In September 2017, Brady released his book, The TB12 Method: How to Achieve a Lifetime of Sustained Peak Performance. In this book, Brady detailed exactly what he eats every day. One main feature of his diet is an absurd amount of liquids.

In the mornings, Brady doesn’t eat a full meal. When he wakes up at 6:00 am, he drinks 20 ounces of water infused with electrolytes. He then drinks a smoothie containing blueberries, bananas, nuts, and seeds. Two hours later, he has another glass of electrolyte-infused water, and a post-workout protein shake. Brady claims to drink somewhere between 12 and 25 glasses of water per day.

He also heavily encourages snacking. He usually snacks at around 11:00 am, just before lunch. For lunch, Brady will usually have a piece of fish and a lot of vegetables. In the afternoon, he may have another protein shake or protein bar, and around 6:00 pm, Brady eats dinner, which, again, consists of mostly vegetables.

His book provides recipes for chicken and salmon burgers, green salads, and a creamy pasta sauce — which is odd, considering that he supposedly rarely eats carbs. But even Brady treats himself sometimes. He doesn’t often eat dessert, but he does give a recipe for his famous avocado ice cream.

His book also contains several strange rules for eating. Brady won’t eat carbohydrates and protein together. He recommends eating carbs or protein with vegetables instead, as he believes that this is better for digestion.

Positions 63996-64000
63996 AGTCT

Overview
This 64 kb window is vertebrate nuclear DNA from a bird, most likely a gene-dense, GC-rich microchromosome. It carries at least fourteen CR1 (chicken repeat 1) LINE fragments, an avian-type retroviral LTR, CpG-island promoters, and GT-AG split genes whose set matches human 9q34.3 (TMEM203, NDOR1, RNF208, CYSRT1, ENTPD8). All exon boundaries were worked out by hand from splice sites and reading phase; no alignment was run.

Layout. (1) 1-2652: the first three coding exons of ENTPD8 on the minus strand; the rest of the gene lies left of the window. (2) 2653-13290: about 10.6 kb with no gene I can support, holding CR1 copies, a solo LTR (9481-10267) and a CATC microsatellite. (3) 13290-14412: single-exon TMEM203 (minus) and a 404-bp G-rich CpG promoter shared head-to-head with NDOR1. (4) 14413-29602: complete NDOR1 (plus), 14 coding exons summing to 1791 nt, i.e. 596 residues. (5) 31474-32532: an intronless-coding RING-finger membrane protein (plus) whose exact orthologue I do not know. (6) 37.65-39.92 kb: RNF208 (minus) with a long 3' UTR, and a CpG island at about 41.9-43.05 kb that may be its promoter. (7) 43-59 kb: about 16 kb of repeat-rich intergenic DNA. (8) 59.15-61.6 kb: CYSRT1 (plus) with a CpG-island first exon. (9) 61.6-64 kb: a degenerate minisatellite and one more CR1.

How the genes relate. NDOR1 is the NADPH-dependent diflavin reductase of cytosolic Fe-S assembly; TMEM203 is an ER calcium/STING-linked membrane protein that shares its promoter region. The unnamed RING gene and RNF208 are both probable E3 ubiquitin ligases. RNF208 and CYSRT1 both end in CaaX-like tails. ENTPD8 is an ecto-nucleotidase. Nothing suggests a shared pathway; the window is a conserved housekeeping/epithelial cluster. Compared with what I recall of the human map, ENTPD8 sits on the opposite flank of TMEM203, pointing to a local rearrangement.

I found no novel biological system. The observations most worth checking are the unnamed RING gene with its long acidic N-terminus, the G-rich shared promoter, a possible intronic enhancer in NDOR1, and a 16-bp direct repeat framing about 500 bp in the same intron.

Brady’s chef Allen Campbell says that 80 per cent of his diet is vegetables and the rest of his diet is mostly duck, grass-fed organic steak, salmon, and sometimes, chicken.

Brady follows what he refers to as an alkaline diet, in order to minimize muscle inflammation. This entails limiting ‘acidifying foods,’ which mostly includes starch and dairy. Brady will not drink water 30 minutes before a meal, and will wait an hour after a meal before drinking another glass.

What is even more bizarre is the list of foods that Brady doesn’t eat. For Brady, caffeine, white sugar, salt, white flour, dairy, and all nightshade vegetables tomatoes, eggplants, peppers, and mushrooms are completely off the table. He also won’t consume olive oil if it’s used in cooking but he’ll have it raw. And he won’t eat fruit, unless it’s in a smoothie.

While there isn’t necessarily anything wrong with Brady’s diet, and it clearly isn’t hindering his play on the field, many of the specific effects that his diet is supposed to have are not backed by scientific evidence.

He claims that limiting acidifying foods helps control the body’s pH balance. However, what one eats actually has little effect on the body’s pH. Your lungs and kidneys control pH levels automatically.

Brady also claims that this diet can decrease inflammation in the body. While dieting actually does have an effect on the body’s inflammation levels, the extreme methods that Brady takes to avoid inflammation are unnecessary. Typically, having a balanced diet with less processed foods is a solid start.

At 41 years old, which is already ancient in football years, Brady says he wants to play at least another five years. While he is certainly capable, his diet probably won’t go very far in helping him achieve this goal.

Varsity Blues men’s lacrosse extend winning streak

Blues defeat Laurier Golden Hawks 17–11

Varsity Blues men’s lacrosse extend winning streak

It wasn’t pretty, but they’ll take it.

The Varsity Blues men’s lacrosse team played host to the Wilfrid Laurier Golden Hawks on Saturday night at Varsity Stadium, pulling out a 17–11 victory.

Characterized by sloppy play and mental errors, the game proved to be a back-and-forth affair until the fourth quarter, when six unanswered Blues goals stifled any hopes of a Hawks upset. The final frame saw the Blues focus, execute, and force turnovers, which marked a significant shift from the first three periods of action in which they struggled to rebut Laurier’s uncharacteristically chippy play.